• Spooks (May-August).
    • Artificial Shrimp (November-February).
  • Walleye:
    • Deep Diving Crankbaits (March-May).
    • Spinnerbaits with Plastic Trailers (March-June).

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The Best Techniques to Fish These Baits to Yield the Most Results

Let’s break down the components of these baits even further by going into how to fish each of the freshwater baits listed above. It is just as important to have a healthy knowledge of the applications of your lures as it is to know about the species of the fish. First off, the baits listed above can be divided into (but not limited to) 2 main categories:

  • Trolling: Very few of the baits mentioned above should be trolled as it will make fishing unproductive, but a few of these lures are perfect for trolling and can be far more efficient than casting for hours.
  1. Crankbaits: Troll these between 1.5-4 mph [2.41-6.44 kph] (Stick on the slower side of this range when fishing for walleye and smallmouth and go faster when fishing for largemouth). An important note: the size of the bill on the crankbait will decide the depth it goes bigger the bill the deeper it will dive. Just drop the crankbait back behind the boat between 25-75 feet [7.62-22.86 meters] and let the boat and crankbait do the work for you.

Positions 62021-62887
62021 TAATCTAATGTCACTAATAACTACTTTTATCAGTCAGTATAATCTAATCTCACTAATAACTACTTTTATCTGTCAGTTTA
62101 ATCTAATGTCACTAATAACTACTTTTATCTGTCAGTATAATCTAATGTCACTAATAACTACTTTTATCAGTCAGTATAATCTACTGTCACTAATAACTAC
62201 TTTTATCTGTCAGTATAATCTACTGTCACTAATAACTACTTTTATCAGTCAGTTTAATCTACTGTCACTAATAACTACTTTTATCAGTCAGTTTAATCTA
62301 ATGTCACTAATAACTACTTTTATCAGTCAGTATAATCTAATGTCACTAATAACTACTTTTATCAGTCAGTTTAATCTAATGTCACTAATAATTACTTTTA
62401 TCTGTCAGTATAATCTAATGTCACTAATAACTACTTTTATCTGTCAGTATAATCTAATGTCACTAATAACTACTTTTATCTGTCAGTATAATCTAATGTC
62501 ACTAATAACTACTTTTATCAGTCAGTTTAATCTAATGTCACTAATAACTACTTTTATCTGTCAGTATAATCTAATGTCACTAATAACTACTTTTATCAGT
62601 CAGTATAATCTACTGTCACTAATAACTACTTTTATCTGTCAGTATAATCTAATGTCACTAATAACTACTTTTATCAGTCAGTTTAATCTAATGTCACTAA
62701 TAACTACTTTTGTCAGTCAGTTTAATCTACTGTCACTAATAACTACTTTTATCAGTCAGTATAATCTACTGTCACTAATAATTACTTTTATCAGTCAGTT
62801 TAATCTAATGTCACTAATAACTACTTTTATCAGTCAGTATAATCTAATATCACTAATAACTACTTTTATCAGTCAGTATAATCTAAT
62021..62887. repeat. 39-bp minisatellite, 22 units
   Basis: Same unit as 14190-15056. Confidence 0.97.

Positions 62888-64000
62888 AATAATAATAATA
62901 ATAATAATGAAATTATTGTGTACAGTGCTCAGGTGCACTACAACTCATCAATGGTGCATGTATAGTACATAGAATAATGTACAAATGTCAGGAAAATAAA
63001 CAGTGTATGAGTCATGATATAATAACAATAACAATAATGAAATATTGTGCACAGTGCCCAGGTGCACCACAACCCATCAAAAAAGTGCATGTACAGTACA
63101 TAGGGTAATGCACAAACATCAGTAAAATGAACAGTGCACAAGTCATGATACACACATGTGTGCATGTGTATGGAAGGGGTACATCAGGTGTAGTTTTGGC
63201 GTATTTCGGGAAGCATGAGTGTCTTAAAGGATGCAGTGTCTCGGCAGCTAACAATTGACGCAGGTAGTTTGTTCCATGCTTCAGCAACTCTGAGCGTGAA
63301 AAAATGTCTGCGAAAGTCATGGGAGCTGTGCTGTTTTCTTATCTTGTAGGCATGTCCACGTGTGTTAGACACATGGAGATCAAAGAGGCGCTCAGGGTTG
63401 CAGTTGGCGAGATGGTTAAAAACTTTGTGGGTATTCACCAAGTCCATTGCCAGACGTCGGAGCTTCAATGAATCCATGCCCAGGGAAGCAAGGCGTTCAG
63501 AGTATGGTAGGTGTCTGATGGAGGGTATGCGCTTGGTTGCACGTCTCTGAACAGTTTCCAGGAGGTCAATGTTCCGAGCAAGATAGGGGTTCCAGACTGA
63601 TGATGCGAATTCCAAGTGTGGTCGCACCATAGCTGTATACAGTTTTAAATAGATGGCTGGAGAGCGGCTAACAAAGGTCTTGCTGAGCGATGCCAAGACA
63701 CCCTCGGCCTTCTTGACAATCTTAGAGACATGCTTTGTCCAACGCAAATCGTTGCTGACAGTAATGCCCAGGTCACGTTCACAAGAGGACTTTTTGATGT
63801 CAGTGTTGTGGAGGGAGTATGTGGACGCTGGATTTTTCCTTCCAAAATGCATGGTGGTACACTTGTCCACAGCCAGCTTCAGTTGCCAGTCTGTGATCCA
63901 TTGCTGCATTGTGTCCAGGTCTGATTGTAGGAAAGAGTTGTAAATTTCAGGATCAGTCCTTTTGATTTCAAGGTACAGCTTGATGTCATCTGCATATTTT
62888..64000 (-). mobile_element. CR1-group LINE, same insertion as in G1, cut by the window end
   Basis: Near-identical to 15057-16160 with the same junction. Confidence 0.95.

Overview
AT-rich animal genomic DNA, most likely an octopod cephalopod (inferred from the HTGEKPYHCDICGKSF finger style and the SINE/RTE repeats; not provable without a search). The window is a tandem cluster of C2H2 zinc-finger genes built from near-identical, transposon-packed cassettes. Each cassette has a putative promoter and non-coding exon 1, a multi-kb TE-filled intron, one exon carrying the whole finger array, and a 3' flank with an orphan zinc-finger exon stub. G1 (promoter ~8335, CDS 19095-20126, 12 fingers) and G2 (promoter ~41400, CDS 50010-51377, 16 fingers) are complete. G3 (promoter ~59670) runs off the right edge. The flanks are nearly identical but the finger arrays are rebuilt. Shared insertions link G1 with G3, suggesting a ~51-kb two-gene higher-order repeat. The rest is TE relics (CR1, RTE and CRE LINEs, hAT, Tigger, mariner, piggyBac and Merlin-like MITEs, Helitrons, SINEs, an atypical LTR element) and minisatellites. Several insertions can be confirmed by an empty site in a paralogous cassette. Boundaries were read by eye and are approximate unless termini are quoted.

1. Spinnerbaits: Troll these exactly how you would with crankbaits. The only difference is spinnerbaits obviously don’t have a bill so they’re not going to sit as low in the water column. To drop the spinnerbait deeper, you can let more line out behind the boat.
  • Casting: All the baits above can be cast and here’s how to use them.
  1. Crankbaits/Spinnerbaits/Roostertails/Deep Diving Crankbaits/Spinnerbaits with Plastic Trailers: I know I listed a lot of baits in one category but hear me out. With every one of these lures, the lure does the work for you. You don’t need to twitch the bait or let it rise and fall. All you must do is simply retrieve the line—sometimes varying the speed of retrieve to mix things up. For the crankbaits and spinnerbaits, you should be casting into deeper water but the roostertail can also be cast into shallow water.